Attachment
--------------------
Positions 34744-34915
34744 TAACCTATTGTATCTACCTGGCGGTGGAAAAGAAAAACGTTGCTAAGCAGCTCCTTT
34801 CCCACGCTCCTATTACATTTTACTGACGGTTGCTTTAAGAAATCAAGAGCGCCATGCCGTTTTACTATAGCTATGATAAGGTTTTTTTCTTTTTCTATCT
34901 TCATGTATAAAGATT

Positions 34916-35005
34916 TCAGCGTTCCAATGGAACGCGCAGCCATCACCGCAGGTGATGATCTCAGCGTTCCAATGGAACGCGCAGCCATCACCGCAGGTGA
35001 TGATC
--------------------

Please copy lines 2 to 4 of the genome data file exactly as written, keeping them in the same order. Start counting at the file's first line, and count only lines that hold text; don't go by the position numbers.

34744 TAACCTATTGTATCTACCTGGCGGTGGAAAAGAAAAACGTTGCTAAGCAGCTCCTTT
34801 CCCACGCTCCTATTACATTTTACTGACGGTTGCTTTAAGAAATCAAGAGCGCCATGCCGTTTTACTATAGCTATGATAAGGTTTTTTTCTTTTTCTATCT
34901 TCATGTATAAAGATT